anonymous
  • anonymous
Which statement summarizes ordinary Americans’ attitude toward the war in Europe? A. They worried that the war would hurt trade and business. B. They wanted the United States to fight on the side of the Allies. C. They wanted the United States to fight on the side of the Central Powers. D. They felt that the war was none of their business.
History
jamiebookeater
  • jamiebookeater
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At vero eos et accusamus et iusto odio dignissimos ducimus qui blanditiis praesentium voluptatum deleniti atque corrupti quos dolores et quas molestias excepturi sint occaecati cupiditate non provident, similique sunt in culpa qui officia deserunt mollitia animi, id est laborum et dolorum fuga. Et harum quidem rerum facilis est et expedita distinctio. Nam libero tempore, cum soluta nobis est eligendi optio cumque nihil impedit quo minus id quod maxime placeat facere possimus, omnis voluptas assumenda est, omnis dolor repellendus. Itaque earum rerum hic tenetur a sapiente delectus, ut aut reiciendis voluptatibus maiores alias consequatur aut perferendis doloribus asperiores repellat.

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anonymous
  • anonymous
A i believe
anonymous
  • anonymous
If you are talking about the early years of the First World War, then D is the best choice. A significant chunk of Americans in 1914 were relatively recent immigrants from Europe, and for the most part they came to this country to get away from the folly and strife in Europe. The fact that they came here was "voting with their feet" -- voting to say to heck with all of you, the European powers that is, and their interests. Additionally this was the early heyday of the movements that would later coalesce around socialism and communism, and there was a rising feeling in middle and lower-class citizens that the wars of the 19th century were fought at the behest, and in the interests of, the aristocratic class -- for the King or Kaiser, in service to Napoleon III's ambition or the Tsar's. There was certainly a growing hostility towards any semi-feudal sense of obligation to the ruling classes of Europe, and a sympathy for the proposition that the working class should look out for its own interests, and that these might be distinct, and maybe not even confined by national borders. Keep in mind that great social revolutions occured as a result of the strife of the First World War. Not only the Communist Revolution in Russia, either. All five of the major combatants (Great Britain, France, Russia, Germany, Italy and Austria-Hungary emerged from the war with the power of the traditional aristocracy significantly diminished (the Russian tsar, German kaiser, and Austrian emperor were all deposed), and experienced a significant turn towards socialistic governments. This is why the First World War was between aristocracies, roughly speaking, while the Second World War was between ideologies.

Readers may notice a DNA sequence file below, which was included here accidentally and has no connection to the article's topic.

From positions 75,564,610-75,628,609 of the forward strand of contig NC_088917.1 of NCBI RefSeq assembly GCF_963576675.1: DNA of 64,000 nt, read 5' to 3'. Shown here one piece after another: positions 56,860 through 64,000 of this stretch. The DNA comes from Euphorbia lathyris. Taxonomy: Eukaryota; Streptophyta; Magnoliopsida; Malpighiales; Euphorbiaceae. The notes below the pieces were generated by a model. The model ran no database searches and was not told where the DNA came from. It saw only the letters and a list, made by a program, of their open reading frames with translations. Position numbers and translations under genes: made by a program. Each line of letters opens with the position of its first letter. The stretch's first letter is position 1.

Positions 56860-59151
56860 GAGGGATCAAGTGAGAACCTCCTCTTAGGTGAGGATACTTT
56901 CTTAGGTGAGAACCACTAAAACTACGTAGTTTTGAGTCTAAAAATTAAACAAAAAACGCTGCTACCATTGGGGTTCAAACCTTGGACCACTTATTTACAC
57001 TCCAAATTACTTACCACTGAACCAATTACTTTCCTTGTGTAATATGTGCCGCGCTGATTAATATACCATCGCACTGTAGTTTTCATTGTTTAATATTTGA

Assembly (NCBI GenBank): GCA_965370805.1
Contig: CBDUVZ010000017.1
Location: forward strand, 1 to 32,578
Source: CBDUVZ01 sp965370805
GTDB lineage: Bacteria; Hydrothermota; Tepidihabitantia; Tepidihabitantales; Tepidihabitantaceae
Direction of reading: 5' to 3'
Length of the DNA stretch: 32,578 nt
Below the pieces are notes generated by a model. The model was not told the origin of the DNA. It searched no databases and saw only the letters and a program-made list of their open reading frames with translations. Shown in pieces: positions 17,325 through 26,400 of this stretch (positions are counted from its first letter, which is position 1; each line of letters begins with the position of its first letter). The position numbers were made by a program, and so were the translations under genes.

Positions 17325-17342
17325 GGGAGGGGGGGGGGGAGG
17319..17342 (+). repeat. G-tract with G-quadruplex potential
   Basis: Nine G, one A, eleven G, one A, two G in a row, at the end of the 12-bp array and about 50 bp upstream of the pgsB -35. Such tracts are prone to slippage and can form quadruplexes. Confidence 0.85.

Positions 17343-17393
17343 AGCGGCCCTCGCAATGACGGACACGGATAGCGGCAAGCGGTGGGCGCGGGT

anonymous
  • anonymous
it's C, I just took the exam and A is not it. don't listen to that bit*h

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anonymous
  • anonymous
its not c
Mehek14
  • Mehek14
Correct Answer: D - They felt that the war was none of their business.

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